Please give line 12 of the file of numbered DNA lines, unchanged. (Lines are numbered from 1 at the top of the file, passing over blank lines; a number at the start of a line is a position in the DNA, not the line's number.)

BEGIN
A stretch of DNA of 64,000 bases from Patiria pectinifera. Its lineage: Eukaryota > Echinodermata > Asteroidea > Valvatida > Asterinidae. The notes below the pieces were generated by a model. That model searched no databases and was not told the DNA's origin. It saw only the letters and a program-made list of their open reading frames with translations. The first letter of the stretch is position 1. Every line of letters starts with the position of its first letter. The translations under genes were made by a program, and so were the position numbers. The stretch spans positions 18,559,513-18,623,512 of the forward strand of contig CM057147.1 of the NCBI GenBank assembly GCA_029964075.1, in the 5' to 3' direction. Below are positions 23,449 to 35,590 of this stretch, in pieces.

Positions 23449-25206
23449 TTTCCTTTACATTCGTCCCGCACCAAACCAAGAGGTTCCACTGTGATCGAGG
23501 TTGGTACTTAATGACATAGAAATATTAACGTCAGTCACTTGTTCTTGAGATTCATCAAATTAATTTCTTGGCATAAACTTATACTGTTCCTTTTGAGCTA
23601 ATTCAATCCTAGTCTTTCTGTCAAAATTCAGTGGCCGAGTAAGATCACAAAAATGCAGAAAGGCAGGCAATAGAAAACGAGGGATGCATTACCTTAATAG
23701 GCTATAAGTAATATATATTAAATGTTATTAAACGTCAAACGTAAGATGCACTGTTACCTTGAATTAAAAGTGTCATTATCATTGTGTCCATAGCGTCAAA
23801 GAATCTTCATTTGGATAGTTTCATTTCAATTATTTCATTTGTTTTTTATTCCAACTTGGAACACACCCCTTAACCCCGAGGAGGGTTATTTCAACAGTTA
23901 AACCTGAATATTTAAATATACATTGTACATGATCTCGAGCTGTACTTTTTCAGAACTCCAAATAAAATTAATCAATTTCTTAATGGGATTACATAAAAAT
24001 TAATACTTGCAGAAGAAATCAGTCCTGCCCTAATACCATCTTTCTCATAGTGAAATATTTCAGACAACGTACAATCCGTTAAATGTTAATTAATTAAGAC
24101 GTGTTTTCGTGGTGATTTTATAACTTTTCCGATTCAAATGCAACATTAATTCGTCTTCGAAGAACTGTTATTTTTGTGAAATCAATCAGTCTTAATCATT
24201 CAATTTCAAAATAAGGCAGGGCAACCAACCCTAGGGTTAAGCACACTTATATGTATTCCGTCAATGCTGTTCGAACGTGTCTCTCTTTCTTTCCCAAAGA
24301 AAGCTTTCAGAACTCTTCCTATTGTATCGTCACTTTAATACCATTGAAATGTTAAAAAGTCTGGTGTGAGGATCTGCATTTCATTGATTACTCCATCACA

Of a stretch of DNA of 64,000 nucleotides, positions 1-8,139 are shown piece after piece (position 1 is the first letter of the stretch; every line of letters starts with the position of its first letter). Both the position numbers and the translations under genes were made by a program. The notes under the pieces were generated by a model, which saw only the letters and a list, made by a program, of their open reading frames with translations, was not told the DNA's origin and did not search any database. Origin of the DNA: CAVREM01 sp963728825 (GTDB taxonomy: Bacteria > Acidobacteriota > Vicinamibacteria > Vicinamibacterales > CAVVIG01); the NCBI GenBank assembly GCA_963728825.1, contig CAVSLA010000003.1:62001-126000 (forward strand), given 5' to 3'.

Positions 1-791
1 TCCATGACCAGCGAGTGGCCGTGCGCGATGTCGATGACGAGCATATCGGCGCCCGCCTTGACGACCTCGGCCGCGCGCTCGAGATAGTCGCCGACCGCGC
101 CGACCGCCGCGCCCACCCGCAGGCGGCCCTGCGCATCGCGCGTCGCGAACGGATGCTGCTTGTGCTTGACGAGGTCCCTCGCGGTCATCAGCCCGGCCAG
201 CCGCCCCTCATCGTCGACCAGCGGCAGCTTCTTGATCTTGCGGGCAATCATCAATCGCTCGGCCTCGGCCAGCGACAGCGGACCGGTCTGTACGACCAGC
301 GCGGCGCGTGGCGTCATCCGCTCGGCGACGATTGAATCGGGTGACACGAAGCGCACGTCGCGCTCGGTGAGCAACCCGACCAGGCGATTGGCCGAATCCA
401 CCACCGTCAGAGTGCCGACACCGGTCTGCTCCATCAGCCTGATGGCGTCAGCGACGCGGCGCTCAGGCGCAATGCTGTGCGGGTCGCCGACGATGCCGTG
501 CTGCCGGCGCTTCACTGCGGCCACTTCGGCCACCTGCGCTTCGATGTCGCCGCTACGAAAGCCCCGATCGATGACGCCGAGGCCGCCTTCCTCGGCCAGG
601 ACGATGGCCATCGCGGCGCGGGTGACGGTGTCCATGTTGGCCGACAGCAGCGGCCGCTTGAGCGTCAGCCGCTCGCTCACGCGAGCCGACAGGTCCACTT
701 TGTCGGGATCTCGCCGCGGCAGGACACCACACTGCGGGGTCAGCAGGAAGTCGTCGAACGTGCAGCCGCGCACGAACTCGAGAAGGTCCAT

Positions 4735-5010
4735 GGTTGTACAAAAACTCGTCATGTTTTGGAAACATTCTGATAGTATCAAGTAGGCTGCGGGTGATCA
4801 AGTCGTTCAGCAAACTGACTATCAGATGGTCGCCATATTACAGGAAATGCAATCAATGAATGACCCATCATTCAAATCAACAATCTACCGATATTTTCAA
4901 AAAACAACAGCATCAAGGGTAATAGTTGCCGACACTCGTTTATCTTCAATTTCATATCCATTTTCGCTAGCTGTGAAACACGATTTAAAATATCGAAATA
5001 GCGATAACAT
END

24301 AAGCTTTCAGAACTCTTCCTATTGTATCGTCACTTTAATACCATTGAAATGTTAAAAAGTCTGGTGTGAGGATCTGCATTTCATTGATTACTCCATCACA